If I was normal, I would say to myself that this is something I really don’t have to think about for the next 10 more years and I would relax into the fact that I have the most wonderful companion in the universe here with me. I would be thankful for this deep love - and I am, every day! But the love comes with fear and this fear … this fear is too much.


"In order to have peace, we must first have trust."

- Insurgent 

In all these years, I have dreamt that she had passed away two times (and that’s still two times too many). Both of those dreams were incredibly intense. They weren’t normal dreams … you know, where the pictures feel a little hazy and you feel a bit detached and time passes differently, more quickly and in sequences? These dreams were not like that. They were REAL. As in, time was normal and it went on forever and I physically felt everything in my body. Think about your normal dreams … you don’t usually feel the physical sensations, it’s very rare. But in these dreams I physically felt everything. I was holding her and shaking her, I tried to scream and nothing came out, my legs were shaking … needless to say, I woke up completely traumatized. The first time I panically shook Bailey awake to see if she’s okay and the second time I was so exhausted from the dream I couldn’t even properly move, I was just lying there, thanking the universe for waking me up.


So, I’ve been thinking about this lately - more consciously now than before. I’ve been trying to analyze it, to pick this fear apart and pinpoint where it started or why it’s so intense. I’ve been surrounded by dogs my whole life, a lot of them have passed away, most of them have passed away suddenly … but I managed to process all of their deaths before I even got Bailey and even last year, when we lost Lady, this fear stayed the same. Not that it could get any more intense than it already is, but I know that Lady’s passing didn’t contribute to my paranoia. If anything, I was so consumed with Chilly at the time (because he took it a little hard at the beginning) that I barely had enough time for Bailey. So clearly, this fear couldn’t have been triggered by the loss of other dogs.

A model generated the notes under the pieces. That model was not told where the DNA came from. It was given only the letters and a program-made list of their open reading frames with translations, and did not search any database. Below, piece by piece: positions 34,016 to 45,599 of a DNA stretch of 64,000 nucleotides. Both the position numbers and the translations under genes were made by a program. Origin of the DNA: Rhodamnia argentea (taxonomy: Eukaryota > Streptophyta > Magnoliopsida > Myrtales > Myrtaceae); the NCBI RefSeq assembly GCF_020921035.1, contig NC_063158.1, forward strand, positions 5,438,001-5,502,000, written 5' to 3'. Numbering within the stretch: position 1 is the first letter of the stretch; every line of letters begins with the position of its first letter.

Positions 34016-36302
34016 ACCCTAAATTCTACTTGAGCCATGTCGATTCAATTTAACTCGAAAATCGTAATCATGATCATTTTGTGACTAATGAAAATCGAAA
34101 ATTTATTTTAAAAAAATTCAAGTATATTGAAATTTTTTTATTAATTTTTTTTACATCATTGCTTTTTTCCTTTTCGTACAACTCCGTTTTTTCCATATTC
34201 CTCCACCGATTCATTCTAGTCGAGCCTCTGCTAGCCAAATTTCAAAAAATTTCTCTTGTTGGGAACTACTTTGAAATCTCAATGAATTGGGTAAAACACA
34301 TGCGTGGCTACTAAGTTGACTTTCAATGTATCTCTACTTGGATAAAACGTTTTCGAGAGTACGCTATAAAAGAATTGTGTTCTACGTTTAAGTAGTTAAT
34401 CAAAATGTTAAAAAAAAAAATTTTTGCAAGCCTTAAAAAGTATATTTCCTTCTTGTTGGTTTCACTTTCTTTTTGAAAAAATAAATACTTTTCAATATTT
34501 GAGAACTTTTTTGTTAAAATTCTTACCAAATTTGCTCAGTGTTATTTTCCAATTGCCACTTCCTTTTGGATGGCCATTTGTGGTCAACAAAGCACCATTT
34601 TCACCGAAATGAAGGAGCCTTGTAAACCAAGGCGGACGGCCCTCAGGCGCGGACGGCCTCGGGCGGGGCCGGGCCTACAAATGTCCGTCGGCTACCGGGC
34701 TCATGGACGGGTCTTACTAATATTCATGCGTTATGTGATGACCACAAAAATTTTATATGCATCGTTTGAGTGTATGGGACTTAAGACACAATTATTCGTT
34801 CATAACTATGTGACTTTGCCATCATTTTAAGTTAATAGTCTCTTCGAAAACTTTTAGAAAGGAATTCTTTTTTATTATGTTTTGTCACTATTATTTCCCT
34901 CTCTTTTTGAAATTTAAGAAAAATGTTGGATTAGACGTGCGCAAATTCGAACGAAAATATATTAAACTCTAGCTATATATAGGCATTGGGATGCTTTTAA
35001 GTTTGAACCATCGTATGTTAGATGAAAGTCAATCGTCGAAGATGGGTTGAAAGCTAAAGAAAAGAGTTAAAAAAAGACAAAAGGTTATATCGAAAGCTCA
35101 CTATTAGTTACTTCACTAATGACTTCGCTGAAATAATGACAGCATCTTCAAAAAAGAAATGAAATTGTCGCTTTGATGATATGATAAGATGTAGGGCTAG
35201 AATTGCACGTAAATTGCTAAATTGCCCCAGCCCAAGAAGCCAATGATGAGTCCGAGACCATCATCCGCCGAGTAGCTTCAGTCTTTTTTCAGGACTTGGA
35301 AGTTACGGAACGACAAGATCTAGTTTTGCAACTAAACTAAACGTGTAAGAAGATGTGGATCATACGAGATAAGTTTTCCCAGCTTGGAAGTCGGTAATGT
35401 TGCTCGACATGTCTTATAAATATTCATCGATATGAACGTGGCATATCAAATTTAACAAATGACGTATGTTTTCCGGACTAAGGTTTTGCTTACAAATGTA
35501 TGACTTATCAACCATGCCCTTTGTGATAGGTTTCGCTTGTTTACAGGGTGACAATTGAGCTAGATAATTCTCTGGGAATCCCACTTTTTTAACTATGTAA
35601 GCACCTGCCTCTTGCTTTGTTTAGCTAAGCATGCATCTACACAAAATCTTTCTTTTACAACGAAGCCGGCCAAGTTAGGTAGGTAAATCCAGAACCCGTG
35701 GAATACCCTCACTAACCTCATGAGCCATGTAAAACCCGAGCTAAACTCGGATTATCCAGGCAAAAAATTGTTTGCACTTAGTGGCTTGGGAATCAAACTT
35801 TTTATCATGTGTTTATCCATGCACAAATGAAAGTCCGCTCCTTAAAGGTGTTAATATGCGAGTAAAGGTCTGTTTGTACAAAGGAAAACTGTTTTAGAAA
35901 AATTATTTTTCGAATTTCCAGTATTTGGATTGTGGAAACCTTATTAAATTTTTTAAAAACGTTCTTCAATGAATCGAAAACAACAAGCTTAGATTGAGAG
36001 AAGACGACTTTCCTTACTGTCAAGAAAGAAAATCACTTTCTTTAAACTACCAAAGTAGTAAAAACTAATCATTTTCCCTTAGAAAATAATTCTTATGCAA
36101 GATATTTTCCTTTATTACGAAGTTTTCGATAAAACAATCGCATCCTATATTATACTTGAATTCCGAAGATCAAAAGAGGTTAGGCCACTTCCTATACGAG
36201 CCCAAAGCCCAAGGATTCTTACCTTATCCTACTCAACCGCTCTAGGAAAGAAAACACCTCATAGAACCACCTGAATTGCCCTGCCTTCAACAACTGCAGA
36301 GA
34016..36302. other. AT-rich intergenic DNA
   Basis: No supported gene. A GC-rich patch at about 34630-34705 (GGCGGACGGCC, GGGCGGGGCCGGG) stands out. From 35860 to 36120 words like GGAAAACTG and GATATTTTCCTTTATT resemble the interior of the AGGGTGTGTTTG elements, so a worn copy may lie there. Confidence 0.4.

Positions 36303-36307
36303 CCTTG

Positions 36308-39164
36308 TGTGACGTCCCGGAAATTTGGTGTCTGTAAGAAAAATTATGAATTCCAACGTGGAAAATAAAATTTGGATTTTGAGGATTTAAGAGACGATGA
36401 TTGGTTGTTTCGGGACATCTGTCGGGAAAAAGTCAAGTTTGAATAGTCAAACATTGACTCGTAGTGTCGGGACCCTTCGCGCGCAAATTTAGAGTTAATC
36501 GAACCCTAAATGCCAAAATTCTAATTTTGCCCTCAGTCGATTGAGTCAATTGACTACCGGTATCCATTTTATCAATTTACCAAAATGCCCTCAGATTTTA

The more soul searching and digging I do about this issue, the more I realize it’s deeper than just this moment, these six years, this one soul.


I’ve spoken about my childhood a little bit up here before, even though it’s always hard for me to write about this because first, I’m very private and second, I’m trying to keep the attention on rescue dogs. But the fact of the matter is that if you are a human raising a dog, somebody else was raising you too. And that IS significant and it DOES play a role, whether you realize it or not.


I was raised in a house that was always full of fear and anxiety. The women in my life could never relax into love or even motherhood - there was always fear, fear, fear. I remember being a child, living a completely chaotic life but every now and then things got a liiiiitle bit better. I would relax, thinking that things are going to be okay now. Then, something major and bad happened again - and it was back to chaos. Rinse and repeat! I think I got the impression that good things don’t last. I got the impression that love equals intense fear. Maybe this is why I can’t relax into loving Bailey. Because it’s so intense and joyful and she was the first dog I ever adopted. I sort of expected something to go wrong.


I had never been taught how to love someone without reading them chapters from the book of anxiety.


I have to shoutout Chilly at this point, because he is the dog that taught me to relax. Loving him makes my heart lighter. Maybe that’s why this yearning to release this fear has come up now, after all this time. I still carry this fear with me every day but I am learning to shift my thought patterns and relax into this love.


It’s okay. All is well. Bailey is anchored in my heart - now and always. She is safe safe safe. I wake up every morning to her snout nuzzled into my neck. I don’t want to pollute those moments with anxiety anymore. I want to cherish them, live in the moment and give thanks to the universe every single day for bringing her to me. She is, and always will be, my life’s best part.❤️